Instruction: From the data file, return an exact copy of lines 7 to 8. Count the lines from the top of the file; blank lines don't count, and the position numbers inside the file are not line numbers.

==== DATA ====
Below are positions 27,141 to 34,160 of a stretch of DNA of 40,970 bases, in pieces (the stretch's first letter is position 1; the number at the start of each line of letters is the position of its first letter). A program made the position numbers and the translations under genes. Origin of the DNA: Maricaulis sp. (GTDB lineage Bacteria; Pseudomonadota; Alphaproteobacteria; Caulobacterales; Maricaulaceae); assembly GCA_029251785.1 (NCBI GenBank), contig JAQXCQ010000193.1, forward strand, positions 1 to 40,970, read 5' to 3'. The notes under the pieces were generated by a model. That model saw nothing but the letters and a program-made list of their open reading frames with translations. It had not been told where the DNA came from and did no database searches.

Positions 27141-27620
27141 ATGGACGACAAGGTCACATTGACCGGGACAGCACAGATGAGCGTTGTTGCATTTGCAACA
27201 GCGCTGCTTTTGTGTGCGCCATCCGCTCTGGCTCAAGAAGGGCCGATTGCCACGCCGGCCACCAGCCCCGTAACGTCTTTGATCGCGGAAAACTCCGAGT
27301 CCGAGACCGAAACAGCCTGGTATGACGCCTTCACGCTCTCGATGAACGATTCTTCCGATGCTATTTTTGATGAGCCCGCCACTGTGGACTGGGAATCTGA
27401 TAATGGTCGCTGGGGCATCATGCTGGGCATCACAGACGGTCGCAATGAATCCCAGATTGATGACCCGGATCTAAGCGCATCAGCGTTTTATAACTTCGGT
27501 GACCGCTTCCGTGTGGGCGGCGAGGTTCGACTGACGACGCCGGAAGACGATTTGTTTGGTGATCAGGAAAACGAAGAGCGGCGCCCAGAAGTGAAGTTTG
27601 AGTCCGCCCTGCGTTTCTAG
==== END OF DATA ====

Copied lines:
27501 GACCGCTTCCGTGTGGGCGGCGAGGTTCGACTGACGACGCCGGAAGACGATTTGTTTGGTGATCAGGAAAACGAAGAGCGGCGCCCAGAAGTGAAGTTTG
27601 AGTCCGCCCTGCGTTTCTAG